Twirl: In Defense of Kenya Moore

Last night, Bravo aired the finale episode of Ms. Kenya Moore’s inaugural twirl as a real housewife of Atlanta. And it, of course, was histrionically wonderful. Now, Moore has been at the center of several dramatic conflicts this season, serving beef to Kandi, my beloved Phaedra Parks, esq., and fellow rookie castmate, Porsha. Many have expressed their disdain for Ms. Moore’s antics, calling her mad dramatic and extra. I beg to differ, though.

Kenya Moore is not simply good television, she is and should be the latest black woman in the public eye who deserves a community of support. We should speak Kenya’s name both as a mantra and as a reminder of her history-making. If we are to declare ourselves lovers and supporters of black women, we must not only embrace and console Porsha as she frees herself from the talons of a situation wherein she was controlled, but work to understand Kenya’s struggles and triumphs as they were shown each Sunday night. Consider this blog a call to black feminist arms. I make this declaration not simply because Ms. Moore honored iconic black women in film–without making anyone show up as Mo’Nique or Viola Davis–but also for the following compelling reasons:

The Real Housewives of The Help Go to Africa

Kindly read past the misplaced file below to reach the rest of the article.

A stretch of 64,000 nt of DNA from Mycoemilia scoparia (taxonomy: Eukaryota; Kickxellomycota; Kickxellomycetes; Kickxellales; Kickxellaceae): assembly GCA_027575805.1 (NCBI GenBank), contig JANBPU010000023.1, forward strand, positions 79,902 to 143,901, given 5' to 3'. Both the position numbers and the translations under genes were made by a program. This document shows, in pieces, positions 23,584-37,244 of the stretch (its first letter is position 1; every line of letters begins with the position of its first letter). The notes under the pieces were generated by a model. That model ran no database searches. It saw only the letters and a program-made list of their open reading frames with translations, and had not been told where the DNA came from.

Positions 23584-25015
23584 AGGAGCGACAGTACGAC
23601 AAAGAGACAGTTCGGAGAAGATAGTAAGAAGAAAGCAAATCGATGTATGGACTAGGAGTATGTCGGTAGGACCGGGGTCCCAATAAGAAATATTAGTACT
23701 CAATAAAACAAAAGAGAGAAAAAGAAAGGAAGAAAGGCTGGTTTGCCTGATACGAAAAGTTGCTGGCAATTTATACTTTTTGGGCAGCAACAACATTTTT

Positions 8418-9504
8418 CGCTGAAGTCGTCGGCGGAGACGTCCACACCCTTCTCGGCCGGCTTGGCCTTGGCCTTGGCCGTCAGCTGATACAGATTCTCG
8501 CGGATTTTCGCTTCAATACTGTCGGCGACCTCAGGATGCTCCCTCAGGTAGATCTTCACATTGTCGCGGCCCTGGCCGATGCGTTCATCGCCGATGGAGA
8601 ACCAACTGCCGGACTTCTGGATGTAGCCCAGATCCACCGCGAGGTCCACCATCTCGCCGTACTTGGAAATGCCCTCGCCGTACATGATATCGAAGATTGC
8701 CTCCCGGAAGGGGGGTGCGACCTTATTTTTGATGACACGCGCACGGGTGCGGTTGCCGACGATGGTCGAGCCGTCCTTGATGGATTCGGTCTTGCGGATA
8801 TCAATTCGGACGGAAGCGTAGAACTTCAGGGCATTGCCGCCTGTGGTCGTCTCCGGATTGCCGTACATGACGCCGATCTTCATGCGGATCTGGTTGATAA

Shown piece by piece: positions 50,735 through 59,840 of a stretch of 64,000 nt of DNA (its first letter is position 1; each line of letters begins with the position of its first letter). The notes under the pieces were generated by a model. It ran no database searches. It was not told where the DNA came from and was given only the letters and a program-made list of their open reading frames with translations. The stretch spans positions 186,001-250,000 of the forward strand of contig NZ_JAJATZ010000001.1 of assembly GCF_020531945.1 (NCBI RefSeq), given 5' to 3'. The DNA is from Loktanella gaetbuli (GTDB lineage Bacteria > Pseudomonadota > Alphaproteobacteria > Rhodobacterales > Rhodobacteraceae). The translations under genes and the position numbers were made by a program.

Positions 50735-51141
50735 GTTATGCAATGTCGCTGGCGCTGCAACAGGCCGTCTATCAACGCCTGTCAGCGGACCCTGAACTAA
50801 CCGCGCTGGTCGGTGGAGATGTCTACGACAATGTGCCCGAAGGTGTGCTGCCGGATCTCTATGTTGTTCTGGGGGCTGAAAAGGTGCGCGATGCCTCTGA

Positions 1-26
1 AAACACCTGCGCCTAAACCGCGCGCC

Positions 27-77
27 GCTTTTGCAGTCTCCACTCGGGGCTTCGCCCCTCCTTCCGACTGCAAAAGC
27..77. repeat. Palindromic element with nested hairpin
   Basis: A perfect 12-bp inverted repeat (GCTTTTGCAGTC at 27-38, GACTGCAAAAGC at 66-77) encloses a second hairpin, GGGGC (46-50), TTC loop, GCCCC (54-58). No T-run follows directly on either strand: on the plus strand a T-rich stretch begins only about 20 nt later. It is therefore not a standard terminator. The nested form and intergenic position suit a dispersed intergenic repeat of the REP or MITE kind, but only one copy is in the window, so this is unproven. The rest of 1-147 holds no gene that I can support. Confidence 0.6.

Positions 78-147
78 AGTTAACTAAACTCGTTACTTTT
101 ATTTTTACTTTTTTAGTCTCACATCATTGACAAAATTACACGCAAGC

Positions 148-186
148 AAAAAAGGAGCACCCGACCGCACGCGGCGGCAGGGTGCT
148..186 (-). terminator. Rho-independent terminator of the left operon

Hollywood is so full of liberal do-gooders always on the cutting edge. As such, in advance of Black History Month, they have bestowed many acting awards upon members of the cast of The Help, namely Viola Davis and Octavia Spencer, who both won SAG Awards last night.

Perhaps it was because the embarrassingly entertaining Real Housewives of Atlanta happened to be arguing about how to properly acknowledge one another at the mall at the same time the SAG Awards aired, but Twitter responses to Marlo’s desire to eat some African (it’s a country, you know) food like fish (what she order?/fish filet?) were briefly interrupted by folks going on and on about the greatness of Viola Davis’ acceptance speech. My allegiances are to RHOA, so I googled the speech. Davis looked really nice (those Bassett-esque arms!). Her professional community gave her a standing ovation. She talked about dreams. Shouted out Cicely Tyson and Meryl Streep.